Stelco interior
Stelco interior
Deep within the flooded basement, Pouch tries his hand at the lightning machine. This proved to be a bad idea.
       Strangely enough, Flock made it back in one piece, and the four of us started seeking out unknown areas. Our first new find was a tough-to-access mint green building that smelled heavily of oil and had odd sink-like objects scattered all around the floor. We all turned on our flashlights as we headed down into the dark, flooded basement, where Pouch discovered a large, yellow, 13,000-volt machine that probably hadn't been functioning for decades. Finding that its switch was in the "on" position, Pouch decided to flip it to "off" for fun, but then, wanting to leave it as he found it, threw it back on. To everyone's immense surprise, a large, lightning-bolt-like blue spark shot through the machine accompanied by an impressive ZAP sound. For some weird reason, the thing had power, so we all felt very happy about still being alive as we carefully sloshed our way back out of the flooded basement. We then hauled a ladder into place and roofed the small building, but the view was nothing special.

Stelco interior
Sound advice.
       After visits to the burnt-out room, the peeling paint cave, the BJ room, and other tourist attractions, we headed down to the darkened basements, where we had to wade our way through a sea of boards and rusty nails that had fallen down from the floors above us.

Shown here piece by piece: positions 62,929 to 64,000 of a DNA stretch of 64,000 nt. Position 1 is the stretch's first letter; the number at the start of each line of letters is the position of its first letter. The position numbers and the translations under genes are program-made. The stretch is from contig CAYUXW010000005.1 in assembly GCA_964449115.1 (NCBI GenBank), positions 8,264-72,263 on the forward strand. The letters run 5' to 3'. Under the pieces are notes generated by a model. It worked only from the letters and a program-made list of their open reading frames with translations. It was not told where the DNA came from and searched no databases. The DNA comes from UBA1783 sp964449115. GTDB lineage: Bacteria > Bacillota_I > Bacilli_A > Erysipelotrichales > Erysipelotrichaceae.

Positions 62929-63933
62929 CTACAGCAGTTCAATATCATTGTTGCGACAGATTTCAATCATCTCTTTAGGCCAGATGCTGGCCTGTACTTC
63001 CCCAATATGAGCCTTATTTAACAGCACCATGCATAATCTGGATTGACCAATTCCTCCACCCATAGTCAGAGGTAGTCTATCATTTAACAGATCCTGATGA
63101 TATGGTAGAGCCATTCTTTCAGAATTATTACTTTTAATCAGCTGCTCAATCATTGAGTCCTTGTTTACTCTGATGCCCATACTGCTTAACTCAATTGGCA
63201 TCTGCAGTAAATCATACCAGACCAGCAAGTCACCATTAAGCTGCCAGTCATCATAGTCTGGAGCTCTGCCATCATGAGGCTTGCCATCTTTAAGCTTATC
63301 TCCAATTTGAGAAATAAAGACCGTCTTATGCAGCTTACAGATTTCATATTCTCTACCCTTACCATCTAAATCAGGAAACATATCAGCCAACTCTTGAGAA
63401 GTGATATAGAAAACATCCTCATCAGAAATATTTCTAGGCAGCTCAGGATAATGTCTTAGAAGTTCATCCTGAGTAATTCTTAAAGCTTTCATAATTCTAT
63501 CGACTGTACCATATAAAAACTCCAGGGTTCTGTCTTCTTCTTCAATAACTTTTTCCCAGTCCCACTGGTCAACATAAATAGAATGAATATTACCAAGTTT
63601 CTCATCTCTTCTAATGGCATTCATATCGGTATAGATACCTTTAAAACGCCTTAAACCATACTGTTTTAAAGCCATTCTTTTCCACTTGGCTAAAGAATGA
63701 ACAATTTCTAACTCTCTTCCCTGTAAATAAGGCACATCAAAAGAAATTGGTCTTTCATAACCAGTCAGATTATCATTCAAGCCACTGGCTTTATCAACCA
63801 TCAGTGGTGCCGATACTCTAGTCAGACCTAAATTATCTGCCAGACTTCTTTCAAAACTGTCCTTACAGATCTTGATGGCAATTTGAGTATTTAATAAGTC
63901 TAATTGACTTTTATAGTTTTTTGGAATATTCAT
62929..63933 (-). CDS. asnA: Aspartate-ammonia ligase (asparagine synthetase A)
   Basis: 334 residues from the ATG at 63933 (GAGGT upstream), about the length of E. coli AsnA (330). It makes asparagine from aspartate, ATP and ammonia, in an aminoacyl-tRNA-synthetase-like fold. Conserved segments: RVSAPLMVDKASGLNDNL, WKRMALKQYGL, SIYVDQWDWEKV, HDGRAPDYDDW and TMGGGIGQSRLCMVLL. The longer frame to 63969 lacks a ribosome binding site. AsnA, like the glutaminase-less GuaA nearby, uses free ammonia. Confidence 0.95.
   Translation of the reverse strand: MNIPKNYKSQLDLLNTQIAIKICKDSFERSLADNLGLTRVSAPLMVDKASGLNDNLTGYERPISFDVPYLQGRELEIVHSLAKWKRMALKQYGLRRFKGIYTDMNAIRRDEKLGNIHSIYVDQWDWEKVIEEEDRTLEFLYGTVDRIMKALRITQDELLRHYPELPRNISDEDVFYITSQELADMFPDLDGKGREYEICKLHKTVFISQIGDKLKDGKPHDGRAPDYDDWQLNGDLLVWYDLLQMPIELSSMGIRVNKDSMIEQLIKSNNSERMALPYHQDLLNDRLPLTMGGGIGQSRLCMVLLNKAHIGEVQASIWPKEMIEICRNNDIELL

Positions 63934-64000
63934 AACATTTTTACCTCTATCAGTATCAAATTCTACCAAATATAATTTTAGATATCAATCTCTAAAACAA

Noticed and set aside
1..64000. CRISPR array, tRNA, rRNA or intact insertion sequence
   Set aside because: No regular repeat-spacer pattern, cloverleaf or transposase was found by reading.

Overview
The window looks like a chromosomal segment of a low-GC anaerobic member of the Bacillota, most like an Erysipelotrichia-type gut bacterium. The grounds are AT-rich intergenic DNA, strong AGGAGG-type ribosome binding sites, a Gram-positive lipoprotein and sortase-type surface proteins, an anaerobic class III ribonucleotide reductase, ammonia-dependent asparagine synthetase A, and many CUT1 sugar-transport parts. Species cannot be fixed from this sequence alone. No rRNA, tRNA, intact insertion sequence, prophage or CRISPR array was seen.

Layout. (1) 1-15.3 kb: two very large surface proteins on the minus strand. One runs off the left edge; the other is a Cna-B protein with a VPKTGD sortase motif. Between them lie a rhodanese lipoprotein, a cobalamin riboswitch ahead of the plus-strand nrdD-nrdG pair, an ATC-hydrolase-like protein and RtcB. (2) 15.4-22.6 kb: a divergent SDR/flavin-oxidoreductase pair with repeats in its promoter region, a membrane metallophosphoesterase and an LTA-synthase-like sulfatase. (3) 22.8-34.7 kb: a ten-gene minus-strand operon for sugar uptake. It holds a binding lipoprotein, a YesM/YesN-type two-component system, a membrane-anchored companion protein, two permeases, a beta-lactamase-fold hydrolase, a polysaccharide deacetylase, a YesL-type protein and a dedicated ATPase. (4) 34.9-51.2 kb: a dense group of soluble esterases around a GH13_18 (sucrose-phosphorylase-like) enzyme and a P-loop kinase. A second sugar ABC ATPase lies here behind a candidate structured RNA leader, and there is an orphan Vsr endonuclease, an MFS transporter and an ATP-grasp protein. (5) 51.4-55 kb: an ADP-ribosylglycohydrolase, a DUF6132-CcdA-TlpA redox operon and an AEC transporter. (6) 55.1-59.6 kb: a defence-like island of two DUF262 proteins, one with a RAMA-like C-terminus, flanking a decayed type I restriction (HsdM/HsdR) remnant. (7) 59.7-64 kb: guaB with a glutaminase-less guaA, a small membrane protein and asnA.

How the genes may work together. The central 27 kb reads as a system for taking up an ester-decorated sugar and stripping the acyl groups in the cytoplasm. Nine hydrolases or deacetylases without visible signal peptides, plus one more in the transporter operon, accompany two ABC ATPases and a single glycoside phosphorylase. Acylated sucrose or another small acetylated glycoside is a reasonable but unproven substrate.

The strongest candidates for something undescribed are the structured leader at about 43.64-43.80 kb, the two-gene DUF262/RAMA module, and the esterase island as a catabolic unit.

Stelco interior
Stelco interior
Much of the first and second floor, and parts of the outer roof, had collapsed into the basement.
       After seeing what there was to see down here, we made our way up to the boiler room, where we climbed up a boiler tank, through a small hole in the ceiling into a square brick room, then up through a hole in the ceiling out to the roof — the real roof, the good one, with a great view of most of the mill and the area around it. We were fairly exposed, however, and some nearby graffiti commanded "don't fuck around", so we soon headed back down.

Stelco interior
Stelco interior
The untrustworthy roof and the untrustyworthy second floor (together again).
       Next we commenced our tour of what remained of the second floor. This was probably my least favourite part of the trip; it was certainly the riskiest. Although signs on the wall assured me the floors could handle loads of 15,000 pounds, gaping holes in the wooden floor, coupled with abundant evidence of past fires, floods, and collapses, made me think those signs might be overestimating things by 14,800 pounds or so. What remains of the second floor is going to collapse sometime in the next five years or so, and it's more likely to happen while someone's up there for a stroll than not. I was happy when we made our way over the skyway, down the stairs, and back to solid ground. We cheerfully made our way back out to civilization shortly afterwards.